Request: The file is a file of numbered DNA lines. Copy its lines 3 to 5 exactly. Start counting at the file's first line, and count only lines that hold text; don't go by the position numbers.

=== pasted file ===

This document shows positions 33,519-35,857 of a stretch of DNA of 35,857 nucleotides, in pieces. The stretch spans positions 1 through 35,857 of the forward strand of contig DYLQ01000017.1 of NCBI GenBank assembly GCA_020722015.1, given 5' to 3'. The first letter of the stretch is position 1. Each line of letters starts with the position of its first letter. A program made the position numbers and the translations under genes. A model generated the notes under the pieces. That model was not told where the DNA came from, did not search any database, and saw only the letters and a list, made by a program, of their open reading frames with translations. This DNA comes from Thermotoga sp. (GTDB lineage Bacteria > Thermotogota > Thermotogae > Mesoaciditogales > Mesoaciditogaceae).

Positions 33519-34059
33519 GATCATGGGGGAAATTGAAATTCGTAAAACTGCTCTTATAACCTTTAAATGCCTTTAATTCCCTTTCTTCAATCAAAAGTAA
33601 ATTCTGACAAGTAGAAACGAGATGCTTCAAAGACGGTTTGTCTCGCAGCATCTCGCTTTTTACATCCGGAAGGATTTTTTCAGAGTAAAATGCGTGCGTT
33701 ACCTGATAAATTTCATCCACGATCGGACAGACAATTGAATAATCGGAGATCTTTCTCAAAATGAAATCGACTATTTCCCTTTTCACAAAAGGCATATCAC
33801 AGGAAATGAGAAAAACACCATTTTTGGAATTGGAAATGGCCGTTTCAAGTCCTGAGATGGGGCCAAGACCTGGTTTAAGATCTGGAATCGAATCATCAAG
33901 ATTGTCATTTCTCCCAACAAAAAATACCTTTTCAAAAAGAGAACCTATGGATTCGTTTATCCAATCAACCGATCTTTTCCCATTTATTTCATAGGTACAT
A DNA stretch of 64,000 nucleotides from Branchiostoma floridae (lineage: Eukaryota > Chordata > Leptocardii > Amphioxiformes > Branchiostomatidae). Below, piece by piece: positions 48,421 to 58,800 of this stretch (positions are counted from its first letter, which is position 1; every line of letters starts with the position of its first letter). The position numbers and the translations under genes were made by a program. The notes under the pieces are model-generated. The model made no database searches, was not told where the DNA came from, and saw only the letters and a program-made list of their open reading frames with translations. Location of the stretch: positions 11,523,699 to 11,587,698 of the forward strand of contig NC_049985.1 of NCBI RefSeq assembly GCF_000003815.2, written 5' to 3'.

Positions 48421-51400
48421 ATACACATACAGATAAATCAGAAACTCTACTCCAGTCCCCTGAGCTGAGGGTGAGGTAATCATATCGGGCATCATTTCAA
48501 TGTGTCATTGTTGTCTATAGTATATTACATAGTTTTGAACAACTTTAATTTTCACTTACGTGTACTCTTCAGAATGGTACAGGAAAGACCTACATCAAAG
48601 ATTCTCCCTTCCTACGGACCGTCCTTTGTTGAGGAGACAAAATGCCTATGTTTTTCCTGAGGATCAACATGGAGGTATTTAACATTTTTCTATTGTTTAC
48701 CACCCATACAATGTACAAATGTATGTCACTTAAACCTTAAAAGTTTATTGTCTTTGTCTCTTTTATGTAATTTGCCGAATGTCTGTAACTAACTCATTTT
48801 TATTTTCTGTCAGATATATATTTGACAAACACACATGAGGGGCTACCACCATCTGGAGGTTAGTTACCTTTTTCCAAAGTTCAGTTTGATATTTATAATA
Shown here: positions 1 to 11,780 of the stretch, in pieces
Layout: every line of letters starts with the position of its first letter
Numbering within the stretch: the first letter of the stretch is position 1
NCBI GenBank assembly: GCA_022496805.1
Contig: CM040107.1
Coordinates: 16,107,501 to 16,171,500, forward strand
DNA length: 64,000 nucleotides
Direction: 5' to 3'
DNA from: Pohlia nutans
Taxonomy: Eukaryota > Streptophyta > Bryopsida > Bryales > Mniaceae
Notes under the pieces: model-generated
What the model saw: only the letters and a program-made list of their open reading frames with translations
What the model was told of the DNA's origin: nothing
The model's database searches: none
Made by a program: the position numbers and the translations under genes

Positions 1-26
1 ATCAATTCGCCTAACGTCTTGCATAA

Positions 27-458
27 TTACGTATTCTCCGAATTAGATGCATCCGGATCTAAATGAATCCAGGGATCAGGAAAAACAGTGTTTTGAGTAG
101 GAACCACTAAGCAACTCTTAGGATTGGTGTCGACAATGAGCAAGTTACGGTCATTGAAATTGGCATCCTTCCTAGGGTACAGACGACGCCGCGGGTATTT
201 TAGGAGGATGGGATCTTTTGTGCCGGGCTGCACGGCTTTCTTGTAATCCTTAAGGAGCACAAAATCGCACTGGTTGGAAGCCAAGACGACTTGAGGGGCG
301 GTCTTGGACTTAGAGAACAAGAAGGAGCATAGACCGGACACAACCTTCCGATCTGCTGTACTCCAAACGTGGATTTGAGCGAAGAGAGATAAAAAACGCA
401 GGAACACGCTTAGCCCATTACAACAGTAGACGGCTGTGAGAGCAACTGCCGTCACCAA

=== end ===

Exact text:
33519 GATCATGGGGGAAATTGAAATTCGTAAAACTGCTCTTATAACCTTTAAATGCCTTTAATTCCCTTTCTTCAATCAAAAGTAA
33601 ATTCTGACAAGTAGAAACGAGATGCTTCAAAGACGGTTTGTCTCGCAGCATCTCGCTTTTTACATCCGGAAGGATTTTTTCAGAGTAAAATGCGTGCGTT
33701 ACCTGATAAATTTCATCCACGATCGGACAGACAATTGAATAATCGGAGATCTTTCTCAAAATGAAATCGACTATTTCCCTTTTCACAAAAGGCATATCAC